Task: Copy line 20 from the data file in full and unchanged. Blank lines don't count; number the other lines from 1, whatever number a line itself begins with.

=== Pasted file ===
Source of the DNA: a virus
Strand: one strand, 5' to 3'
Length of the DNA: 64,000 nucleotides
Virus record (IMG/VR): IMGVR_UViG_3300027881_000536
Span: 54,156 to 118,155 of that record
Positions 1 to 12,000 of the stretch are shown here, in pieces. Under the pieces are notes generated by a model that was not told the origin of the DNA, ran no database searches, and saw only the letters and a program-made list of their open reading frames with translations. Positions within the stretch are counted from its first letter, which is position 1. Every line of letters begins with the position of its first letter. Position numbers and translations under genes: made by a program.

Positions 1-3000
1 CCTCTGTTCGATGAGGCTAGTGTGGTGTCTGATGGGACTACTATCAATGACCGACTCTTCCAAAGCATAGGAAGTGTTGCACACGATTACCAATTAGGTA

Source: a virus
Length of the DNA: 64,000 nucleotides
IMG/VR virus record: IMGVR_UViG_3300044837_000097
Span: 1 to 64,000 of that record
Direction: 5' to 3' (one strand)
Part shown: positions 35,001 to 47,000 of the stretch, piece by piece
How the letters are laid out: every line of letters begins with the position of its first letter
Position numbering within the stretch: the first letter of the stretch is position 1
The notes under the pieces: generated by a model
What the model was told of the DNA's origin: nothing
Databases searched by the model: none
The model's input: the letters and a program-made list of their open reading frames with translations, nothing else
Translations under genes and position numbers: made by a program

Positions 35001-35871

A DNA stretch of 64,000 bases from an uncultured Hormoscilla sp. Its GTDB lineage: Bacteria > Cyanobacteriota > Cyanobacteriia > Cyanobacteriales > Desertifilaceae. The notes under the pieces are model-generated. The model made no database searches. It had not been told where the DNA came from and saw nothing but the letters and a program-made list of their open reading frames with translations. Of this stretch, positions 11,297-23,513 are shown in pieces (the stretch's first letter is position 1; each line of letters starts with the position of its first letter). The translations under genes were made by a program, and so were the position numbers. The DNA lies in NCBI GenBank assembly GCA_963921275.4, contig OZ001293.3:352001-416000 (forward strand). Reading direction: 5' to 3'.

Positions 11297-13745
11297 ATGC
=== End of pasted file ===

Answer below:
The model's input: the letters and a program-made list of their open reading frames with translations, nothing else